Growing Up In Bensonhurst

Sarina Roffe, interviewed May 30, 2012, Brooklyn Borough Hall: My most favorite memories from growing up as a Jew in Brooklyn are playing street ball and street games with the Italian neighbors that I had growing up in Bensonhurst. I used to live on 69th Street between 21st Avenue and Bay Parkway, and all of the kids, and all my cousins would go to the Marboro Theater, and we would go for matinees… Read More »Growing Up In Bensonhurst

What’s in a name?

Sandra Aboulafia, interviewed May 30, 2012, Brooklyn Borough Hall: My family is both Sephardic and Ashkenazi. Aboulafia is a very, very old name. It can be traced back to the year 800. Rabbi Aboulafia came from Toledo, Spain and the El Greco museum used to be the home of Samuel Aboulafia, and my brother is Samuel Aboulafia, so the name has carried through all this history. During the Spanish Inquisition, the… Read More »What’s in a name?

Sandy Koufax

Sandy Koufax 1961 Just in: Koufax was a baller of more than one kind Apparently Brooklyn Jewish baseball legend Sandy Koufax had short legs but also ups. He played basketball for Lafayette High School in Bath Beach, Brooklyn in the early 1950s, setting himself apart as an extraordinary player on the court before going on to his career as an all-star pitcher for the Brooklyn Dodgers. As an early teenager… Read More »Sandy Koufax

Kane Street Synagogue’s Heroic Congregant

Submitted by Judith Greenwald Among our early members was Civil War hero Brigadier-General Leopold C. Newman.  At the age of 22, already a lawyer and engaged to be married, he volunteered for duty in the 31st New York Infantry Regiment.  Newman fought in seventeen engagements and was promoted for valor to the rank of Lieutenant-Colonel.  On May 3, 1863 he led his company in the charge of Mary’s Heights in… Read More »Kane Street Synagogue’s Heroic Congregant

Jewish Neighborhoods

“Brooklyn Bridge” Teleplay

Home Is a Place Over the Bridge Brooklyn informs most of writer and television producer Gary David Goldberg’s work. Goldberg, probably best known for the television series Family Ties, grew up in Bensonhurst in the 1940s and 1950s with his grandparents, parents, and older brother. They were three generations living under one roof. (Goldberg’s grandparents, immigrants from Russia and Poland, lived downstairs in the apartment building.) In 1991, he created… Read More »“Brooklyn Bridge” Teleplay

Are We Funny or What?

Submitted by Joe Dorinson Brooklyn produced a bumper crop of comic artists. Many of the nation’s premier humorists–Jerry Seinfeld, Larry David, Woody Allen, Mel Brooks, Buddy Hackett, Jack Carter, Joan Rivers, Fanny Brice (and her avatar, Barbra Streisand),  Alan King, Lenny Bruce, Danny Kaye, Abe Burrows, Phil Silvers, Phil Foster, and Henny Youngman–mined their Brooklyn past and Jewish roots for comedic nuggets. Starting in local candy stores, they honed their… Read More »Are We Funny or What?

Yiddish Musical Theater

Yiddish Sheet Music

Oral tradition dies never: Yiddish musical theater, from Eastern Europe to the Lower East Side

Like any folk or traditional music, Yiddish music came into being as a record and reflection of a common lived experience. The music developed through oral tradition, as Ashkenazi Jews converted poetic texts of into secular music to mark Jewish life cycle events. As an oral practice, the musical tradition thrived through adaptation, with Jews and non-Jews mingling, each borrowing from one another. Yiddish musical theater arose from Jewish minstrelsy and the Purimshpil (Purim-play) – religious-inspired performances included as part of Purim celebrations that included short plays, music, costuming, and pageantry – and reaching the height of its popularity in eastern Europe by the nineteenth century. This minstrelsy usually borrowed from liturgy, folk tradition, secular Jewish songs, or non-Jewish musical sources. The minstrel tradition was often presented through satire, “historic or timely ballads,” commentaries, or adapted folk stories, and often appealed to less educated, less affluent audiences, dealing with political, social, or economic themes, or the “always timely themes of life, faith, and hope” (Heskes, 75). Yiddish theater’s success in eastern Europe ended when Russian authorities banned Jewish theatricals in 1883. At this point Jews, including many Jewish minstrels, began to emigrate, many crossing the Atlantic and entering the U.S. through New York, finally settling on the Lower East Side of Manhattan and spawning a fresh Yiddish musical theater scene within the working class immigrant community. Irene Heskes describes, “This musical theater and its popular songs were a chronicle of the times, infusing essences of the Old World into the new American scene. Theatrical stars served as surrogate family, and their presentations helped explain and interpret, entertain and guide, thereby easing difficulties in the period of change” (76). The “big three” houses appeared in the late nineteenth century –The People’s Theater, the Windsor, and the Thalia. In 1902 journalist Hutchins Hapgood wrote that these theaters represented “…the world of the Ghetto – that New York City of Russian Jews, large, complex, with a full life and civilization…[and] alone present the serious as well as the trivial interests of an entire community” (Heskes, 77).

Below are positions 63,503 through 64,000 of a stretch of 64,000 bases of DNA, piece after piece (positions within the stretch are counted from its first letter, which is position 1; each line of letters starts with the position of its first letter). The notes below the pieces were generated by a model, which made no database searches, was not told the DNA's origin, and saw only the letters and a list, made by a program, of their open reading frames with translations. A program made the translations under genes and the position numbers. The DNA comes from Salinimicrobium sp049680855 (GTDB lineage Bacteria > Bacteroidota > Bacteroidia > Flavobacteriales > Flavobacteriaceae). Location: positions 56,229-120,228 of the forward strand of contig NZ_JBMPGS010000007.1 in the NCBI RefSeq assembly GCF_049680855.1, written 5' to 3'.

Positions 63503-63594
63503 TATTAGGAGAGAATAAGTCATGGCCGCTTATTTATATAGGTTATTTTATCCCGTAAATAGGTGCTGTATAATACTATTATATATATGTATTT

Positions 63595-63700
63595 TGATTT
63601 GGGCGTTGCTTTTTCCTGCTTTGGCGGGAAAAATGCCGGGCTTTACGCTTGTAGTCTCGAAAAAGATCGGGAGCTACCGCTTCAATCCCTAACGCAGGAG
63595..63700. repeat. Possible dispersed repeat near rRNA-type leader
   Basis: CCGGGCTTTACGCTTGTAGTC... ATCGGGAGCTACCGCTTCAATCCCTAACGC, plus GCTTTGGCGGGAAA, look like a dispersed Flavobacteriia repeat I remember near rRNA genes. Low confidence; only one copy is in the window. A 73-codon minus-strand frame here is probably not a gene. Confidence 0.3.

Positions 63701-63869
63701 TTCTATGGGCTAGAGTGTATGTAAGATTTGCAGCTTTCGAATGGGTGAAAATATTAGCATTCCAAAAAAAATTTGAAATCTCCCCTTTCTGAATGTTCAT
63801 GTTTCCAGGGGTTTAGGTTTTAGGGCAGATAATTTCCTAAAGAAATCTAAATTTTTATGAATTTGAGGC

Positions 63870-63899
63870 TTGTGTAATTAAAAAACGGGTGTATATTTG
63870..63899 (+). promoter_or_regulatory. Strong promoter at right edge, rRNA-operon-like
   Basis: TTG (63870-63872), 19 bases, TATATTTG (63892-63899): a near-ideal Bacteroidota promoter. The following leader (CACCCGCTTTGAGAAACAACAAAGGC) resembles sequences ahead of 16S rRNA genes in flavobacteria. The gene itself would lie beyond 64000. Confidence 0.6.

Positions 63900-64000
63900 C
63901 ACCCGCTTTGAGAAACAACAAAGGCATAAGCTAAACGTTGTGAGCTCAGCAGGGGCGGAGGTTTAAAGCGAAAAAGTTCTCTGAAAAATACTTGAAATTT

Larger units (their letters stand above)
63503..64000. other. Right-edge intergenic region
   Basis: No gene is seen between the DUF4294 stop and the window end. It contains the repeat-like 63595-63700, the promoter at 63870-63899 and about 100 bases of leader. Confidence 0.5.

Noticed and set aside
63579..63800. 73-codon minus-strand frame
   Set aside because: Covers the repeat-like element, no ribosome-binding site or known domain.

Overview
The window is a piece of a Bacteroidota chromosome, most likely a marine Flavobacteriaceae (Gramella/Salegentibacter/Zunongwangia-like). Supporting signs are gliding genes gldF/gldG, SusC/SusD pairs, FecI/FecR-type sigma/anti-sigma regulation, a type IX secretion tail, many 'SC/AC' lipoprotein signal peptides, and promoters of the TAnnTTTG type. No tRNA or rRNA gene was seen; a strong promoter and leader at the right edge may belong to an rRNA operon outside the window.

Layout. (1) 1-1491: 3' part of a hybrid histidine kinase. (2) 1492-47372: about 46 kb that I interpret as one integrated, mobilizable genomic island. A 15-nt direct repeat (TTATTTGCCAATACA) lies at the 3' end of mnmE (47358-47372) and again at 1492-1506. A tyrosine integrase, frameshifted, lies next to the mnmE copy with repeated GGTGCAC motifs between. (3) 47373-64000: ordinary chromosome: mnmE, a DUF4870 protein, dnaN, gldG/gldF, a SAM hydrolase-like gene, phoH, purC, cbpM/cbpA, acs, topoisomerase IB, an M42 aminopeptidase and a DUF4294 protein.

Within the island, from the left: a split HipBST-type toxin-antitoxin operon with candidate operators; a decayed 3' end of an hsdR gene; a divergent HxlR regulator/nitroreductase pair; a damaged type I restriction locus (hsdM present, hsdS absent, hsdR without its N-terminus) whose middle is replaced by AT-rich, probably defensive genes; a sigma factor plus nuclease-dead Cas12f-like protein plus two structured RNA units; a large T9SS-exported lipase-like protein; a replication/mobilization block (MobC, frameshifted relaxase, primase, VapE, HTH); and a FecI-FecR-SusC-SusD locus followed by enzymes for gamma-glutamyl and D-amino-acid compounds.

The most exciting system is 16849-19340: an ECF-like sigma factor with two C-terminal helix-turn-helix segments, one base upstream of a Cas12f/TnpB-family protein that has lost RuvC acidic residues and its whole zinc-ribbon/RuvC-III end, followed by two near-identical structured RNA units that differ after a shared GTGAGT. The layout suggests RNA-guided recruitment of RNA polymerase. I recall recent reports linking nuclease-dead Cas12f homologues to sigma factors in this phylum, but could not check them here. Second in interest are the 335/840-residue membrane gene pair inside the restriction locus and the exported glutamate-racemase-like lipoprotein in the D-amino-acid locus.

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Rabbi Jacob S. Kassin of Bensonhurst

A Leader Among Many: Rabbi Jacob S. Kassin of Bensonhurst Submitted by Sarina Roffe Rabbi Jacob S. Kassin was born in 1900 in the old city of Jerusalem and is a descendant of an unbroken chain of rabbis dating back to the mid-16th Century. Of Aleppan descent, he became the first Chief Rabbi of the Syrian Jewish community in Bensonhurst in 1933. A qualified Dayan (judge), shochet, mohel and kabbalistic… Read More »Rabbi Jacob S. Kassin of Bensonhurst